Trade Recap: Oddballs of All Sizes!

You guys, after an incredible run in January, I have hit a bit of a wall this month. I’m getting a bit tired of the monotony of trade posts, and saying that I’ll get caught up on everything. I mean, I will, but I can’t just slog through the folders in order anymore. It’s driving me crazy.

So I took a break for a few days. I wrote some letters for autograph requests, including a few big ones that I hope pan out. I sorted and scanned some cards that came in recently. I got a few TTM returns. I made some customs, and resolved to actually post about the damn things on the blog sometime soon. I started reading Ball Four, finally.

And then I decided I wanted to knock out some more posts. This one is a trade that came in from everyone’s favorite non-blogging vintage cardboard-doling pal, Mark Hoyle.  He sent over a lovely package of oddballs back in late September 2017.

As the title of this post implies, they ran the gamut when it came to size. Starting as small as this 2017 Topps Sticker, in fact. I was also happy to add this 1990 Panini Biggio sticker to the binder as well. It’s slightly smaller than your standard card.

This ’84 Topps Tattoo panel is card-sized, I suppose. I have a few full sheets of these from when I stumbled across some packs. I think I’d like to eventually find full sheets and individual panels of all the Astros. Welcome home, Bill Doran!

And speaking of Bill, here he is on a 1988 Topps Big card. We’ve ventured into oversized territory now.
Mike Scott’s 1989 Topps Big card keeps us at that size for the time being.

These are what sparked the trade in the first place. Mark had posted on Twitter that he’d come into some 1983 Topps Foldouts that he was going to clip the Red Sox from and offered up the others. This was a “five card” set, with each card featuring 9 double-sided panels for a total of 17 players (and a cover panel). Cards in the set included the following subjects: Career Wins, Home Run Leaders, Batting Average Leaders, Relief Aces, and Stolen Base Leaders, the last of which featured two current Astros: Omar Moreno at 412 and Jose Cruz at 242. Each panel is roughly postcard sized.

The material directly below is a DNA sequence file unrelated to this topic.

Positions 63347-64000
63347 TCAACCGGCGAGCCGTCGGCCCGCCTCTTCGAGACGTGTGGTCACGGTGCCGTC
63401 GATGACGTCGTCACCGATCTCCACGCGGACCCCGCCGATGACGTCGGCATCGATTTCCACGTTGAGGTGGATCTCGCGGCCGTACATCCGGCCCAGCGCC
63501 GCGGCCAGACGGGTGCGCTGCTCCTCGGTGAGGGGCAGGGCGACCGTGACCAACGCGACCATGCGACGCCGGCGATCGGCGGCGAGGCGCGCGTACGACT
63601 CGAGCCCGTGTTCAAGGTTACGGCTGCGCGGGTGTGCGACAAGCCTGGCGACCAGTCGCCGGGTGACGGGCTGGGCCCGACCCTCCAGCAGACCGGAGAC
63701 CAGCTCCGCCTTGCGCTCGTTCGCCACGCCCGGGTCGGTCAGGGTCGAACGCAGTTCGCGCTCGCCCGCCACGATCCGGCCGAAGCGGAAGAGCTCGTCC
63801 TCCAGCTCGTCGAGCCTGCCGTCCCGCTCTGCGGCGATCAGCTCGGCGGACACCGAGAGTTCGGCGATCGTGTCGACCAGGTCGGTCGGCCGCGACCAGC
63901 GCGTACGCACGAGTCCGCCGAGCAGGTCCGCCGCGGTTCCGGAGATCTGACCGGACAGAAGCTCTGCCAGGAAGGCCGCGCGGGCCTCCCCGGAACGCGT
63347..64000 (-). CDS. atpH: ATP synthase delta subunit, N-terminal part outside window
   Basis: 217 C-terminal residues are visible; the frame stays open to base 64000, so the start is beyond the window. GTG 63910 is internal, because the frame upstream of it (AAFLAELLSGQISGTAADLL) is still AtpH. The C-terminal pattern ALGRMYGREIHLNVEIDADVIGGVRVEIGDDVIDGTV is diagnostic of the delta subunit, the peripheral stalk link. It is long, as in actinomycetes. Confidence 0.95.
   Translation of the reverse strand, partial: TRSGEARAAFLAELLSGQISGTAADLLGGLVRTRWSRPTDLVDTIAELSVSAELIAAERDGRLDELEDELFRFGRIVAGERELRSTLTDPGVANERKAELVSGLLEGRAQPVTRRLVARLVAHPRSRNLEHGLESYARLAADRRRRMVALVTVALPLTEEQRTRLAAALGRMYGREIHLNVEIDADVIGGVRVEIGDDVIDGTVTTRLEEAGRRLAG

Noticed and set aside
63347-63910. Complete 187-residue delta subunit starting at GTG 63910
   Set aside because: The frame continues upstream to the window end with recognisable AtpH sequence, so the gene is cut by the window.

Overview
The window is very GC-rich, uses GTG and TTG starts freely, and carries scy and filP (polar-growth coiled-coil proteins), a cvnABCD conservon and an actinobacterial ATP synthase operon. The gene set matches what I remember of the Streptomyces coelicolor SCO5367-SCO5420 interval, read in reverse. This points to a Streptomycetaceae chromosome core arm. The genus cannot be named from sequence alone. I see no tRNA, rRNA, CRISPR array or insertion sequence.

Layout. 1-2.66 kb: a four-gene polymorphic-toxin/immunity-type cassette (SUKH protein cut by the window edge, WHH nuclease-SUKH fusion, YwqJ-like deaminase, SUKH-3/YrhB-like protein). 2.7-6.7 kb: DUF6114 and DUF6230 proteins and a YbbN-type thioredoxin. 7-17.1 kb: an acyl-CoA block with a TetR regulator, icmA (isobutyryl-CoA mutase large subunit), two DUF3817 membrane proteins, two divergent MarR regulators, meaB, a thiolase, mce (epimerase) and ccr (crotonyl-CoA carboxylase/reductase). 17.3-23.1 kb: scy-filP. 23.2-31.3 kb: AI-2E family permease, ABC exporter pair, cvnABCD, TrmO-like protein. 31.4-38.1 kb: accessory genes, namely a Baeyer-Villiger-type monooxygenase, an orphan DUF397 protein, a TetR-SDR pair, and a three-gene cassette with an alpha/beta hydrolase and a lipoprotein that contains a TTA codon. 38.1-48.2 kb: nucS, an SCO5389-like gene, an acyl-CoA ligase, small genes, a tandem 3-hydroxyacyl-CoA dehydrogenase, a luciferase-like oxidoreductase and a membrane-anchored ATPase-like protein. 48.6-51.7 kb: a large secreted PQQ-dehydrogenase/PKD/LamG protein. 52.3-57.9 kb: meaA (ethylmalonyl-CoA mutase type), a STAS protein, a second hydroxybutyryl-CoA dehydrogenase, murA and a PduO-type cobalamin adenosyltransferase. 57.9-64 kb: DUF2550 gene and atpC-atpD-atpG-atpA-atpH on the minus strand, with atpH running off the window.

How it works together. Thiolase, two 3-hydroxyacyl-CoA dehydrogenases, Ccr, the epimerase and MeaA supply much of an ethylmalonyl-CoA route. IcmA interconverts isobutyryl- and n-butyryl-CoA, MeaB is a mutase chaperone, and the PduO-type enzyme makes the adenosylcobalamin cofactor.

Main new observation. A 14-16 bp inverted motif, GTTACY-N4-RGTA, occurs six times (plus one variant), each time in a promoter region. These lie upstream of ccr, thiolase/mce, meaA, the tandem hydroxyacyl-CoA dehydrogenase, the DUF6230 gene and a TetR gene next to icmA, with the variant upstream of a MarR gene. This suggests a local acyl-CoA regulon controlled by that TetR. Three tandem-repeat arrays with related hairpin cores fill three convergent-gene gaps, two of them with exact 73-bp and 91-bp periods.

The only other card in the foldouts to feature an Astro is the Career Wins Leaders card, which has Joe Niekro and Nolan Ryan. Nolan must have had a Red Sox player on the other side, because it’s the only one I’m missing. I’d like to pick up full paneled cards of the Wins Leaders and Stolen Base Leaders eventually. The Kevin Bass is from the 1987 Donruss All-Stars set, back when those were still oversized 3 1/2″ x 5″ cards.

Finally, we get to the grand master of the envelope, a 1980 Topps Superstar Photos Cesar Cedeno Gray Back version. This baby clocks in at nearly 5″ x 7″ in size, and was a really cool addition to the collection. It also killed my set needs for the Gray Backs, as I’ve already got Nolan Ryan and J.R. Richard “cards.” Now I just need the White Back versions of all three.

There were also a few regular sized cards in there as well. It’s hard to believe that I hadn’t come into a copy of that 1991 Studio Biggio by now, but I can finally check this team set off my list. Or, well, I checked it off last fall. Side note: I just realized that Biggio’s bat is facing down in this shot. He used one of those no-knob bats that just tapered back out at the end, very old school. And what better way to close out this package than with my boy, George Springer, looking like a space cadet on this Archives card. Come back to Earth, George! It’s time for spring training!

Thanks again for the package, Mark!

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